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Tuesday, December 9, 2014

NRES Courses and Agronomy Internship

It has been a great Fall 2015 semester! I am a natural resources and environmental science major and one of my favorite courses this semester was FNR 488 - Global Issues.  In the Global Issues course we discussed a variety of topics surrounding environmental issues.  In the course each student picked a particular country and did research on that country and its relation to the various topics discussed in the class.  We also had several discussions, where students could practice voicing and supporting their opinions.  This course is extremely helpful in developing an educated approach to voice your opinion.  I highly recommend it to students who want to gain an overall understanding on some of the major environmental issues and possible solutions around the globe.  Some of the topics in the course are: human population growth, biodiversity, energy resources, endangered species, nuclear power and waste, climate change, deforestation, genetic engineering, recycling, and pollution issues.

This semester I have continued my video internship with Purdue Agronomy, capturing footage of different events going on around the department.  I was also able to work on several videos profiling the excellent staff in the department.  The photo at the top is from a video profiling Katy Rainey and her research.  To watch the video click here!

Overall it has been a great senior semester.  I can't believe my time at Purdue is wrapping up.  When I think back to my freshman days, it's amazing how much I've been able to grow over the past few years.  I know that NRES and Agronomy have been the best programs for preparing me for the real-world and my career objectives.




Thursday, December 4, 2014

Purdue Agronomy Club

I can’t believe the semester is almost over. Only 2 more weeks and I will be heading home for Christmas break. It is time for me to being preparing for finals. Here are my thoughts on one of the best clubs here at Purdue (I may be a little biased)….
Deciding to join the Purdue Agronomy Club was one of the best decisions that I have made since I became a Boilermaker. The Agronomy Club is full of down to earth people who all have a passion for making a difference through agronomy. We meet every week for a meal, a meeting or activity, and fellowship. We often go on tours. This semester we toured a Monsanto research center and the Diagnostic Training Center. We also invite guest speakers like alumni or people from the industry to speak; recently we had BASF come and share with us. We even do things like go bowling or go to shoot trap and skeet. The Agronomy Club is full of so many opportunities. I am going to tell you about a recent trip to California that I took with the club.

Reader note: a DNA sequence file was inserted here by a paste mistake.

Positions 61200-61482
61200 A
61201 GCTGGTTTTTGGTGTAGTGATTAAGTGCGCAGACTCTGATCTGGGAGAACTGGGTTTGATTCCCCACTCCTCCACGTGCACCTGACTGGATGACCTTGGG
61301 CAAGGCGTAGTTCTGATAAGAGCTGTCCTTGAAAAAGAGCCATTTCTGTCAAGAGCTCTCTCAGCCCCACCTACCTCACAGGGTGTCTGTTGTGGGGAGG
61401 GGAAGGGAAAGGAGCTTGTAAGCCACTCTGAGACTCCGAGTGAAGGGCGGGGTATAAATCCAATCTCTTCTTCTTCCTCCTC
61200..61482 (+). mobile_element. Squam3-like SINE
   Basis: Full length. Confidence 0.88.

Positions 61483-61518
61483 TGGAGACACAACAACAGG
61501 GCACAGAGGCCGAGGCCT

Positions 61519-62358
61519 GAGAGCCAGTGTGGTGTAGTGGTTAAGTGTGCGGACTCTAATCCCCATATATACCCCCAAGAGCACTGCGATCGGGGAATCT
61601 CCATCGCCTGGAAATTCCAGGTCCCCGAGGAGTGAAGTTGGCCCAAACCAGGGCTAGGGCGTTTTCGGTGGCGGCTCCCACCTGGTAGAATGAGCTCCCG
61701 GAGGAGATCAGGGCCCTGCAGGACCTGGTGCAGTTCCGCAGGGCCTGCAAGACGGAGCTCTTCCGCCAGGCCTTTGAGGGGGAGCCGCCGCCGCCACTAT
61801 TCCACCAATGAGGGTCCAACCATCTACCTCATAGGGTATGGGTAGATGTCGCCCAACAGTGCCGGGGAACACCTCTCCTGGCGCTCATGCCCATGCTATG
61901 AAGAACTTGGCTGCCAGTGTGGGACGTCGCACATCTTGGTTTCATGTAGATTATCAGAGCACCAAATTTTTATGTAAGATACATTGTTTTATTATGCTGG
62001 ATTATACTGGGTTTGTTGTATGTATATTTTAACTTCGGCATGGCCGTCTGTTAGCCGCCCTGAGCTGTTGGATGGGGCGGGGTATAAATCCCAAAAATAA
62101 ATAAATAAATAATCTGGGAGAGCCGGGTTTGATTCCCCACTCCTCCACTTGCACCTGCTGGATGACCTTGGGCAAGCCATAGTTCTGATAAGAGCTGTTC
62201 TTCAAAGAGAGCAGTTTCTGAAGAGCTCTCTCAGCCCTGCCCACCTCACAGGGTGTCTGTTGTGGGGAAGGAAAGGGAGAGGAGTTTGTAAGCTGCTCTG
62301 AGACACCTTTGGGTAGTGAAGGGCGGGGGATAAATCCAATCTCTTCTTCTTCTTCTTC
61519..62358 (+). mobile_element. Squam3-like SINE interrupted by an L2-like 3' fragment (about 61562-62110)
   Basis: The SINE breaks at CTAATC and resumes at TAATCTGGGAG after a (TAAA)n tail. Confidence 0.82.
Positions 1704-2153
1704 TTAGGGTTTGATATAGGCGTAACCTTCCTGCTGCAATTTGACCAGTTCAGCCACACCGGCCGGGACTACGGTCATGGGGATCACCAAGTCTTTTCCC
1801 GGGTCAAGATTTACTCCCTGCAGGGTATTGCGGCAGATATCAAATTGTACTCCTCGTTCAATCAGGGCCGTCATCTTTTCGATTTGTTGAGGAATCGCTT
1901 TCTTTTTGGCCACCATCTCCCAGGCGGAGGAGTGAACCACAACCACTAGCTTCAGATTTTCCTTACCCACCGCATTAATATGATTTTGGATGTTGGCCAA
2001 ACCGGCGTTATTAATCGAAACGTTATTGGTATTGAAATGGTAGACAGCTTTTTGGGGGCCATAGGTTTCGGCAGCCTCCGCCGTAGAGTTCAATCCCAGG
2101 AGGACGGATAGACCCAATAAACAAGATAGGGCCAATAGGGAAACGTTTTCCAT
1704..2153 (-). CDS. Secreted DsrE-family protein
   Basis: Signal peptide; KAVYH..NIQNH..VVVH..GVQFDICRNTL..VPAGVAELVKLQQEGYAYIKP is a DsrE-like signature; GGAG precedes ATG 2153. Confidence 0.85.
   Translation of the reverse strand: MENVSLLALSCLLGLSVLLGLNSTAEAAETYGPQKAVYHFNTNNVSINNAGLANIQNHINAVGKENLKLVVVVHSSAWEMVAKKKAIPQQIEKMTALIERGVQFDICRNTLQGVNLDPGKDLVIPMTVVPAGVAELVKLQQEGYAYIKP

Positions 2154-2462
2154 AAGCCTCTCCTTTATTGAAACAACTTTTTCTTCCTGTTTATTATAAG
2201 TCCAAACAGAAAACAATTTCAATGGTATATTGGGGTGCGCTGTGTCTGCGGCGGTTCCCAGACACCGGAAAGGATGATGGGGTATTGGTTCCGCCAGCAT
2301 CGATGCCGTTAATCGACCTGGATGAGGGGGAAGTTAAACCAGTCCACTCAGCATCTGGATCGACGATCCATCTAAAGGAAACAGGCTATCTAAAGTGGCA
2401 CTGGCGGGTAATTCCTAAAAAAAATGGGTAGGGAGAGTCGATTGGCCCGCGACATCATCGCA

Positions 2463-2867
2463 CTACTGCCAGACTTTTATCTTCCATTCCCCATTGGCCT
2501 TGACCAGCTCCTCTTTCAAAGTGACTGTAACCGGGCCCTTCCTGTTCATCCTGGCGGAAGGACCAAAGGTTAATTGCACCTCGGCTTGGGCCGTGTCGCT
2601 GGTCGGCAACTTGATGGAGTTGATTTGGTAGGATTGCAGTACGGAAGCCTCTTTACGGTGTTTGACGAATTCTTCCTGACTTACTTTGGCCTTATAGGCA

As a Purdue Agronomy Member we are also part of the national Students of Crops Soil and Environmental Science (SASES) organization. Every year they have a national meeting in the fall semester and a regional meeting in the spring semester. About a month ago we attended the national SASES meeting that was held in Long Beach, California. On October 31st at about 3:30 in the morning we headed to the Indianapolis airport for a trip that I will never forget. The first day there was open for exploration. We tried so great seafood, put our feet in the water at the beach, toured an aquarium, and finally got some sleep. 
This was at the aquarium 
At the Beach


















Saturday we got up bright and early to go on tours that we signed up for. There were five different tours, and you could pick one to go on. The tours varied from seeing the wetlands of California, to seeing citrus, to cotton. I chose to tour the San Joaquin Valley. It was a two hour drive of seeing mountains after mountains. Once we got into the valley we stopped at a cotton gin to see how cotton is separated from its seed, cleaned and bailed to be sold. We drove by countless grape groves and almond orchards. Next we stopped at a field and got out to see lettuce being harvested. They got rain the day before so they had migrant workers harvesting the lettuce by hand. I learned that 10% of the world’s lettuce is produced right there in the valley. The lettuce that I saw being harvested was going to be on the shelves of a grocery store within the next 24 hours. Finally we stopped at a dairy operation. We learned about their total mixed rations (TMI) that they use, and saw their milking carousal being used. It was incredible the variety of crops that we saw on the tour. That night our president, Joe Atha competed against other schools in the president’s trophy competition.